I love booksignings, actually, as I've said before, especially when they're held in a locally-owned bookstore (not a "big box" chain). A shop filled with books is a congenial place for me. There is an atmosphere full of the promise of knowledge to be revealed in bound pages, along with chilling suspense, sheer thrills, chronicled explorations of earth, space, and spirit, and the stimulation of simple intellectual contemplation. It's so much the better with the addition of an author promoting her or his literary contribution, and even better when they are someone I know. It's such an engaging place that I modeled a scene after it in my little novella, A Single Step.
So on a Wednesday after work, I stopped by the building-on-the-hill, that contains the Lemuria bookstore. I entered and passed through a upper floor courtyard of bistro tables where I noticed people had been sipping wine. The drained wine glasses whispered of enjoying a moment in a happy atmosphere. I do understand that and wondered who served the wine. From there I entered Lemuria itself and embraced the welcoming ambiance of book browsers and low conversations. People were milling about and already forming a line to the booksigning. I found John's book in a stack at the counter, bought it, and took my place in line.
I could see the local mystery lovers were out in force, and they are a sizable force in Jackson. My wife worked for a time at a public library and quickly discovered that the mystery genre was the local favorite far-and-away. James Patterson is very popular and, of course, John Grisham. Police procedure and crime mysteries seem to dominate more than say, gothic mysteries and even romances. John Floyd built his career on writing short stories in this genre, so he has a solid following here, built on years of publishing his short stories in national magazines and several book compilations.
The line to the signing passed by the History and Spiritual section so I perused titles like William Faulkner and Southern History and Mostly Ghosts. A man came up behind me and started talking to the man in front of me. I tried to be unobtrusive but the narrow space, and my desire to stay in line, made me a forced audience. They didn't seem to mind and the guy in front launched into a telling about the wealth of King Solomon in tons of gold and its discovery or hiding or some such. The guy behind me seemed to understand and make affirmation. I was uncomfortable about listening and so only half did so, and I really couldn't tell whether the conversation was Biblical or archaelogical. The books around me made me think of the latter, and I decided a response, if I was called upon to make one, would be something like:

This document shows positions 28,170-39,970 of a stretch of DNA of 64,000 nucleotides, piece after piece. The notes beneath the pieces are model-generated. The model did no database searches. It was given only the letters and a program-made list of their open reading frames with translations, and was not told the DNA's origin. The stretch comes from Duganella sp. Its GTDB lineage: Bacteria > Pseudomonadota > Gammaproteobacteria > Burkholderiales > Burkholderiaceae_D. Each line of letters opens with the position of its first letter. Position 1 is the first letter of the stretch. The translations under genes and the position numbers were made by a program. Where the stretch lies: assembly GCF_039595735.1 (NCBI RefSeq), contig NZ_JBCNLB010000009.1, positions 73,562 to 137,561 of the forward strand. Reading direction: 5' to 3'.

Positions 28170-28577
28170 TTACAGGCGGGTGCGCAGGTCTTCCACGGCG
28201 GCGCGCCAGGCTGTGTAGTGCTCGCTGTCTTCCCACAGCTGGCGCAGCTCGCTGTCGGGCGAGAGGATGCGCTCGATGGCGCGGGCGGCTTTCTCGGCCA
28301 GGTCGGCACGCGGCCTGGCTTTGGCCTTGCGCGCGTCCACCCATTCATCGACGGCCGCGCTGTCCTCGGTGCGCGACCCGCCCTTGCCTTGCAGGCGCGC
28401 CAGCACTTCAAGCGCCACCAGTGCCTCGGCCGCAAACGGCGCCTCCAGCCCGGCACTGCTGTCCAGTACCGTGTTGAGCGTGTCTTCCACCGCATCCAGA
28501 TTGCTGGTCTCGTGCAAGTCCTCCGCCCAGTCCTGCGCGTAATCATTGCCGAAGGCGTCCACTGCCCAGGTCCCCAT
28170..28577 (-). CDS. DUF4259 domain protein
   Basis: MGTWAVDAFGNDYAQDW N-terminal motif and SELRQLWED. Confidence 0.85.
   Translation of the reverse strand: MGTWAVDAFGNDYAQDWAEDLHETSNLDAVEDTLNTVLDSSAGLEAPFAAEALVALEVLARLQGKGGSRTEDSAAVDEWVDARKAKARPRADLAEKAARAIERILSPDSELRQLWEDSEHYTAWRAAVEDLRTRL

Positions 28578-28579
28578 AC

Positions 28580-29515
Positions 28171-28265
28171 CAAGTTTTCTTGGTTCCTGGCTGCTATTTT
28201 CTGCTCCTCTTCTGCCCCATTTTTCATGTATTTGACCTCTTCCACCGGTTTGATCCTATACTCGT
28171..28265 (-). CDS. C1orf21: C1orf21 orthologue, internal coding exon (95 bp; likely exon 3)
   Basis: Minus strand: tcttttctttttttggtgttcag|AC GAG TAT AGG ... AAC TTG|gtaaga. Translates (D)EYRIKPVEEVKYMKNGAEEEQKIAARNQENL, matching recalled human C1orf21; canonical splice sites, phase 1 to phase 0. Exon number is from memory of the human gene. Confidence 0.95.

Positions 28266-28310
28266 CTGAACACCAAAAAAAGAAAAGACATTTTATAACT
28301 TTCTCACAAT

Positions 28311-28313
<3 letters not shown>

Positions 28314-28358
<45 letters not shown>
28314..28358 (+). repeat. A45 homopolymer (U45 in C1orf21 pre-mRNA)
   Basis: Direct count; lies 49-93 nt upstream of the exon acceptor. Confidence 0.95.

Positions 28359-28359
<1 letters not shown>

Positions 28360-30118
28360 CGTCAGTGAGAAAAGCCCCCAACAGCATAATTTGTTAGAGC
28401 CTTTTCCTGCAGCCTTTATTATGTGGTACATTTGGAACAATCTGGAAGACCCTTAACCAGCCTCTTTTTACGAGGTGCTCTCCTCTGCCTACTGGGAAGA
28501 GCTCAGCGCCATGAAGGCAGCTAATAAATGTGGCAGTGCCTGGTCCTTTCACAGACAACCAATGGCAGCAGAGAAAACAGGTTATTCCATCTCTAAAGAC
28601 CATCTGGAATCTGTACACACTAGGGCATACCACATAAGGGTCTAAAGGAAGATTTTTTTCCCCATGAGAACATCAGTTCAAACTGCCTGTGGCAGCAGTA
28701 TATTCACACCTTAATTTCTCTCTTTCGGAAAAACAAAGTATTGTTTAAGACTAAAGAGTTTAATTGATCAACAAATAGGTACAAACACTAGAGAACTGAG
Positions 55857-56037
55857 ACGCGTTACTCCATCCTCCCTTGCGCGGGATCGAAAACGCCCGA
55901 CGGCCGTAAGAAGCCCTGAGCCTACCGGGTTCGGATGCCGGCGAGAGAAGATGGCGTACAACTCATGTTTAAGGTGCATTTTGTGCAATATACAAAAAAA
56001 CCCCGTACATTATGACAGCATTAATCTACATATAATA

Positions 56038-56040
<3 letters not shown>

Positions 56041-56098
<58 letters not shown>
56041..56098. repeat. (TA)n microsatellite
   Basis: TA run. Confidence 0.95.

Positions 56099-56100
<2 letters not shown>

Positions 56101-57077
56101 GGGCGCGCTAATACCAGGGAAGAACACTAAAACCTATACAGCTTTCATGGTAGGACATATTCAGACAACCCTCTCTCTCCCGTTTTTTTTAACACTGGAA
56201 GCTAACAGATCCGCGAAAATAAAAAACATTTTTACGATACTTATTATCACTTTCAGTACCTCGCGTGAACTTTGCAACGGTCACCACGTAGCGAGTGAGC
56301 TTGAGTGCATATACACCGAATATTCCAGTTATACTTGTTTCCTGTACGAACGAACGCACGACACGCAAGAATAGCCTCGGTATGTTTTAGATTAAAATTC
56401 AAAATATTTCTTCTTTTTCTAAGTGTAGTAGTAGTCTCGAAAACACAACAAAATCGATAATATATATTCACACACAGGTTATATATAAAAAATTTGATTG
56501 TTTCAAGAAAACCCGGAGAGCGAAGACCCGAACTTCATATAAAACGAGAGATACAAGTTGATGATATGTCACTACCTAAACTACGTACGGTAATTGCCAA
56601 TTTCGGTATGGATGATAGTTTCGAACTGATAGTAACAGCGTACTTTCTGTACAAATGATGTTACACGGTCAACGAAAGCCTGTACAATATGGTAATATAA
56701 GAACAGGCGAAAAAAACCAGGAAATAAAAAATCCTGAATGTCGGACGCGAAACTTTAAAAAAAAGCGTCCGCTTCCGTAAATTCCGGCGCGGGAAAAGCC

I think Solomon's gold was stored in a mine in Africa and found by a dude named, Quatermain.
As it was, the line moved forward and I didn't have to say anything, but I did let the guy behind me go ahead so they could talk unobstructed. I figured the wait wouldn't be long, anyway. While his friend talked to John, the guy noticed the cap I was wearing, which had Block Island, Rhode Island, printed on it, since that's where it came from. He asked about it and I told him the island was a resort area I had visited a few years ago. He wondered if that was where all the rich people lived up there. He knew there was some town in Rhode Island where they all lived. I guess he was thinking of Newport but I couldn't come up with that at the time.
When it was finally my turn, I entered the little "lounge" area where Lemuria lets authors hold their signings. I had a nice little "catch up" talk with John as he signed my book. The short of it was that he's still teaching his classes and writing tons of short stories that will come out in future compilations, and I'm still working on my first novel.
I said goodbye, so others could take their turn, and headed for the exit, holding up my book and receipt as I passed the employees at the counter who seemed to note that I didn't have a bag (well, they didn't give me one).
So that's the way it went. It was a nice diversion from my normal routine and a moment of literary inspiration. It was great to see John again and I look forward to reading his book (yes, I'll do a review). Seeing him living the author's life and producing books, charges me to renew my own efforts. I intend to do all I can to see my first Dentville novel finished and released in 2015. I'll follow that quickly with a novel (or novella) about geoengineering that I mean to be my contribution to the fight to stop it. I'll keep up this journal (weekly; I know I've been tardy of late), and I'll have a major redo on my website to facilitate the distribution of my books and make it easy for people to follow me.
I will strive to keep my website and social sites active, and keep you up on the progress of my literary offerings. Meanwhile, I recommend you check out Fifty Mysteries, especially if you are a fan of crime mysteries and clever plotting.
I expect, after the first of the year, to be freed for a time from the tyranny of the 8-to-5 and go full speed ahead on a number of writing projects. I hope you'll come along for the ride and, who knows, maybe I'll have my own booksigning one day.